Citing how the rollout of Goods and Service Tax (GST) has hit finances of municipalities and made them more dependent on states for grants, a think-tank in its latest study for 15th Finance Commission has suggested that the government may have to amend the Constitution to improve the financial health of local bodies. Under the current regime, the proceeds from GST is split equally only between the Centre and states and local governments don’t get any share, the report prepared by Indian Council for Research on International Economic Relations (ICRIER) said. It has also pointed out how this is in contrast with many countries that have provided their urban local governments’ access to the GST base.
“GST may be a more efficient and buoyant tax but its introduction has taken away critical sources of tax revenue such as octroi, local body tax, entry tax and advertisement tax for urban local governments without providing any compensation,” it said. It said, “The long term solution to correct the structural fiscal ‘imbalance’ following the introduction of GST is for the Constitution to be amended again to provide sharing of the revenues from GST among all three levels of government. However, until that happens, the role of transfers from state government and the central government becomes very important.” Sources said the housing and urban affairs ministry recently pointed out at a ministers’ meeting how weak municipal finances have become a major concern in urban governance.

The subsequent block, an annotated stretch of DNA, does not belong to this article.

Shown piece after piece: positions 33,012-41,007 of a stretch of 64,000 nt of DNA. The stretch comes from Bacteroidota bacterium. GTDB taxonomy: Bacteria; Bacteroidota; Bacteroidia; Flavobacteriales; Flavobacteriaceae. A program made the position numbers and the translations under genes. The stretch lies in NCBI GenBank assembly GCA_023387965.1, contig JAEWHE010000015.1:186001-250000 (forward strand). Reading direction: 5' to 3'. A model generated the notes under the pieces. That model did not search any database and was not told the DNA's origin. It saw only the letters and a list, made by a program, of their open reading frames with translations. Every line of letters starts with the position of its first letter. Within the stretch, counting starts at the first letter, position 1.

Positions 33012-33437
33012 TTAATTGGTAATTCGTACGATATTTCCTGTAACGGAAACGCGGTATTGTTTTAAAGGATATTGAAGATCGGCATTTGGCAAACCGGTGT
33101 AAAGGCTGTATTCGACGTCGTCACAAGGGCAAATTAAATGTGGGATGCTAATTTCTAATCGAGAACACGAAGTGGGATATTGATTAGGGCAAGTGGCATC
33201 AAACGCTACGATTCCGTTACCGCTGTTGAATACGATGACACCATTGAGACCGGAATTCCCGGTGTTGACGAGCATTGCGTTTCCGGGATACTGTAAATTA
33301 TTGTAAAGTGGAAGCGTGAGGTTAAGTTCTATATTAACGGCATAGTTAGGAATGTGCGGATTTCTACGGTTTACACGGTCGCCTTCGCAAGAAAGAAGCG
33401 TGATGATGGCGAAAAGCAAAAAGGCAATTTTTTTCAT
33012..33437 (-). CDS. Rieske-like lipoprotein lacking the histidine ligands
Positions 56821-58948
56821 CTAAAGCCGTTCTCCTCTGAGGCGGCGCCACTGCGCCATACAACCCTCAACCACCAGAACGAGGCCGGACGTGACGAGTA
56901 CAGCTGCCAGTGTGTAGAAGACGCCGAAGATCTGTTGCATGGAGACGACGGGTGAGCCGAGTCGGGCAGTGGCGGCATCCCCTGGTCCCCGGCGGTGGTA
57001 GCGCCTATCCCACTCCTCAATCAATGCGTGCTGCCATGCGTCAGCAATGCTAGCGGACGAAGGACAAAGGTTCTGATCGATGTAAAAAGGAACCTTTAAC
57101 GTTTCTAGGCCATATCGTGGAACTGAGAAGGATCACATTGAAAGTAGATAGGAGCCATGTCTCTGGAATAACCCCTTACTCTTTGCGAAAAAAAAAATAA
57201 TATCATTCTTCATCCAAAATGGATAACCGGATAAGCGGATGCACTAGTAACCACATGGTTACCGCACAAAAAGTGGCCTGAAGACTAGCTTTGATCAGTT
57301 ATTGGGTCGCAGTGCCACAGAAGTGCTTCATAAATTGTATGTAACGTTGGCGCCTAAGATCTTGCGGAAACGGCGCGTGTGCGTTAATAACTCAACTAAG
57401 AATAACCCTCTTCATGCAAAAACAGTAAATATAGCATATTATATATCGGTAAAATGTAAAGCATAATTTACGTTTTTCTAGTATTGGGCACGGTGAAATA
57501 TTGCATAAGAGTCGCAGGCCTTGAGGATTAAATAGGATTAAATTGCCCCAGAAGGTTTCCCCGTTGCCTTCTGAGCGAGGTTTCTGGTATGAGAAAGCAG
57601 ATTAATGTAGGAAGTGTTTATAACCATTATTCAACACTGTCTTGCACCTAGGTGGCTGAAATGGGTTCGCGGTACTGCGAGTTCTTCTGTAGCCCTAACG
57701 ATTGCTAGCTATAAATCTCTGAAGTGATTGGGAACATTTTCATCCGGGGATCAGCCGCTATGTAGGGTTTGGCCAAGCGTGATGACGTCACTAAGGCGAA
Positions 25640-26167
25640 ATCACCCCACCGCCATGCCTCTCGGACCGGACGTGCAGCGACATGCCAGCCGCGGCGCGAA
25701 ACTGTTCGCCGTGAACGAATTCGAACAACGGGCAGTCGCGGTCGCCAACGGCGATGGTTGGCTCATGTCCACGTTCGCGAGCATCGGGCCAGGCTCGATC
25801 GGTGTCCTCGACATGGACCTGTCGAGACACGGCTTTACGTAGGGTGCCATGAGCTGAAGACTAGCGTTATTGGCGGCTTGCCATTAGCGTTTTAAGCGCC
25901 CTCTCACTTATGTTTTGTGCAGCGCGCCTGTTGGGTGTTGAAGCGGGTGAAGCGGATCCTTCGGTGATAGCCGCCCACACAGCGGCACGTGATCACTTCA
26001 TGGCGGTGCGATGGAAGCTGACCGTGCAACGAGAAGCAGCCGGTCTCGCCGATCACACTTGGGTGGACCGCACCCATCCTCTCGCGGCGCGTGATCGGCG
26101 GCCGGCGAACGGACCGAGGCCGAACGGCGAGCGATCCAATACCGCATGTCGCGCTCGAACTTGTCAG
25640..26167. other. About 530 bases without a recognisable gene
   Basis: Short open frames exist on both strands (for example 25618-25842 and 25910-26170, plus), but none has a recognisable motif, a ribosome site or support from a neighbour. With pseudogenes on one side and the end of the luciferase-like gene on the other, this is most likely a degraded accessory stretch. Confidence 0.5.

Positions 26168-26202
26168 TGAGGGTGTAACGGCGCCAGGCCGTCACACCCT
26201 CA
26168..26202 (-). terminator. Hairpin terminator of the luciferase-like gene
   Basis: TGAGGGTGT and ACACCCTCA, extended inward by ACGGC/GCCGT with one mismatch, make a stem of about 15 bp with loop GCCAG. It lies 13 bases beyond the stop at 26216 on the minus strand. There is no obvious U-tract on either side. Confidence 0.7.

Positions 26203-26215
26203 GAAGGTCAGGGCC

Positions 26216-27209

While revenue from own resources in the case of several municipalities reduced from 37.2% to 29.2% between 2007-08 and 2017-18, their dependence on other sources, mostly grants, increased from 44.3% to 51.4% during this period. Financial details of municipal bodies are available till 2017-18. After going through a presentation on the dwindling finances of municipalities, Prime Minister Narendra Modi has called for a “fuller assessment” of the economic potential of local bodies to reduce their dependence on funds from states. ICRIER in its report, released in June, said it could get data for 37 municipal corporations from the 53 urban agglomerations and cities having population above one million. It found that municipal corporations’ share of own revenue declined from 67.3% in 2012-13 to 51.6% in 2017-18. Hence, their dependence on the respective state government or other grants has increased. Officials admitted that municipalities were unable to tide over the financial crisis and that had a direct bearing on their performance and capital investment for infrastructure development and other services.